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Professionals have a duty of care to ensure that the children and young people in their care are protected as they have taken over the role of the parent in their absence. In addition to the internal responsibility, professionals must also ensure concerns outside of school are reported fully in order to safeguard children from potential abuse at home. School policies and procedures need to be such that parents and governors are aware of them and that staff are fully trained with regard to safeguarding. Schools will need to take into account the following into their policies Childrens physical safety and security on the premises and on off-site visits. Childrens safety when in the home environment. E-safety and security when using the Internet.

Staff awareness and training. Monitoring and record-keeping Partnership and involvement with other agenices. Moreover, it is also important that schools develop childrenss awareness and understanding of acceptable and unacceptable behaviour, whether it be behaviour that they display or behaviour that they become exposed to/in contact with e.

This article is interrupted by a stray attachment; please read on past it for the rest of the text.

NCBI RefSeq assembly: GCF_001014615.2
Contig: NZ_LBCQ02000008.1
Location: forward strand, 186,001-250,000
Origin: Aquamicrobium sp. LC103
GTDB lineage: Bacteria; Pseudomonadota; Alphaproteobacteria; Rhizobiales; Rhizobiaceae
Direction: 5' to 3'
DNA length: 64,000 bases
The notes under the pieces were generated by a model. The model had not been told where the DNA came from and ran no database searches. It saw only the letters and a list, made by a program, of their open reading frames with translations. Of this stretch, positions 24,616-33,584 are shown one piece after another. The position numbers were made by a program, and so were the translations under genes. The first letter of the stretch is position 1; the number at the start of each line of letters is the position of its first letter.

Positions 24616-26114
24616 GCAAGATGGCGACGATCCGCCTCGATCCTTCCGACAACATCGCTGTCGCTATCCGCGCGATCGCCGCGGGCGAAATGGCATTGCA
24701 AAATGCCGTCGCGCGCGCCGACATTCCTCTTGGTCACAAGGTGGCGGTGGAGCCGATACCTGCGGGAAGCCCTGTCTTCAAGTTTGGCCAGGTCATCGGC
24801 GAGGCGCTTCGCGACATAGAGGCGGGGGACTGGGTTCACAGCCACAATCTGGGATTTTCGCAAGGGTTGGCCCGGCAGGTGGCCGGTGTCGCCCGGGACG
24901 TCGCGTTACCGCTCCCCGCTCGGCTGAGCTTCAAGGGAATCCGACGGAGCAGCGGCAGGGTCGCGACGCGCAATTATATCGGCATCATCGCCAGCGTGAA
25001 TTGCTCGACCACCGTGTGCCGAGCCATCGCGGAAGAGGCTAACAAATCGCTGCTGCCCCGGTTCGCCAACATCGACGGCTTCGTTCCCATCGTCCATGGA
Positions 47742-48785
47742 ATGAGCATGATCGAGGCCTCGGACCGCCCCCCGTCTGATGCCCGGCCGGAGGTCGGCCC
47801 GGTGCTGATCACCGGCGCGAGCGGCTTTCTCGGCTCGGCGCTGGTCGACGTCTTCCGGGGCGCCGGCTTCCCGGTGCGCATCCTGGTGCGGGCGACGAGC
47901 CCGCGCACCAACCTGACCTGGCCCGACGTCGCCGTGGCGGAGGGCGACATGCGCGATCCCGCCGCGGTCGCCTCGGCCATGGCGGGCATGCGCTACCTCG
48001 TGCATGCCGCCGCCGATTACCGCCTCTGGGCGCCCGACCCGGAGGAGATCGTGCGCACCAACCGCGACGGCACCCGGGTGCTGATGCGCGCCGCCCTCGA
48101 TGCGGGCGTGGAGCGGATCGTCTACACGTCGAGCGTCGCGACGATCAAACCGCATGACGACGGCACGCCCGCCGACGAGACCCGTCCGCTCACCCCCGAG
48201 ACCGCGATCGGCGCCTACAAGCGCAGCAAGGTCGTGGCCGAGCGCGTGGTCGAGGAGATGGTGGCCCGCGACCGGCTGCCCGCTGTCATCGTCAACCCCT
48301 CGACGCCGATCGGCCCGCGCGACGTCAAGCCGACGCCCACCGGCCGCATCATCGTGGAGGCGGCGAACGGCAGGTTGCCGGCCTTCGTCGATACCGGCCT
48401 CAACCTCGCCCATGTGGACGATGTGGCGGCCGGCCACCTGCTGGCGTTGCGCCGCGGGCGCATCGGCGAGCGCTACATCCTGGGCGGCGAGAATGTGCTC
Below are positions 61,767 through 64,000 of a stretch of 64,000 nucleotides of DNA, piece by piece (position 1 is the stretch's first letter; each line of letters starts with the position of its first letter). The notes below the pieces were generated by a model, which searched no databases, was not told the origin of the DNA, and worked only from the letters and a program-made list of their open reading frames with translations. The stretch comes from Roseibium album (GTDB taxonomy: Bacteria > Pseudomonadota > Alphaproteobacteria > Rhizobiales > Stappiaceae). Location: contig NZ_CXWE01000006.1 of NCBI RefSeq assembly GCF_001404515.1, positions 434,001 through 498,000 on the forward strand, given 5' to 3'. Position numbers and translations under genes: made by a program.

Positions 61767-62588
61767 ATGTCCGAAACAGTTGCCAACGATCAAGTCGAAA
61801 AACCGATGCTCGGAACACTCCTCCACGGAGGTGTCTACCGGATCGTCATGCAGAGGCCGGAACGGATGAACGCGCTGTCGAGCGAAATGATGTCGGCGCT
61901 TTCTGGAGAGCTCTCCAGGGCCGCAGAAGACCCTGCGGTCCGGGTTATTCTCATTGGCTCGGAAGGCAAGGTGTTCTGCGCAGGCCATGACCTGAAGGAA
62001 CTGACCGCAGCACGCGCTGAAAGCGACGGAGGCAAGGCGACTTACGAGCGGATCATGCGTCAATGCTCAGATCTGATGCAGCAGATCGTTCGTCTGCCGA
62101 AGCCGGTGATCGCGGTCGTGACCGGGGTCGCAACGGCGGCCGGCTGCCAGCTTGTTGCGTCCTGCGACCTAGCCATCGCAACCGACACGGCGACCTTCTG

g. the idea of personal space. This encompasses both in school and off site and also when using the internet. Children who are known to be on the at risk register, or those who have been identified as being at greater risk should be supported by the school and by outside agenices where appropriate. 2.2 Explain the importance of a child or young person centred approach All agencies will need to consider the ways in which their approach is child centred, for example involving the child in meetings or asking for their opinion in matters that are relating to them as much as possible. In addition, this could also be seeing and keeping a child focused through difficulties they could be facing.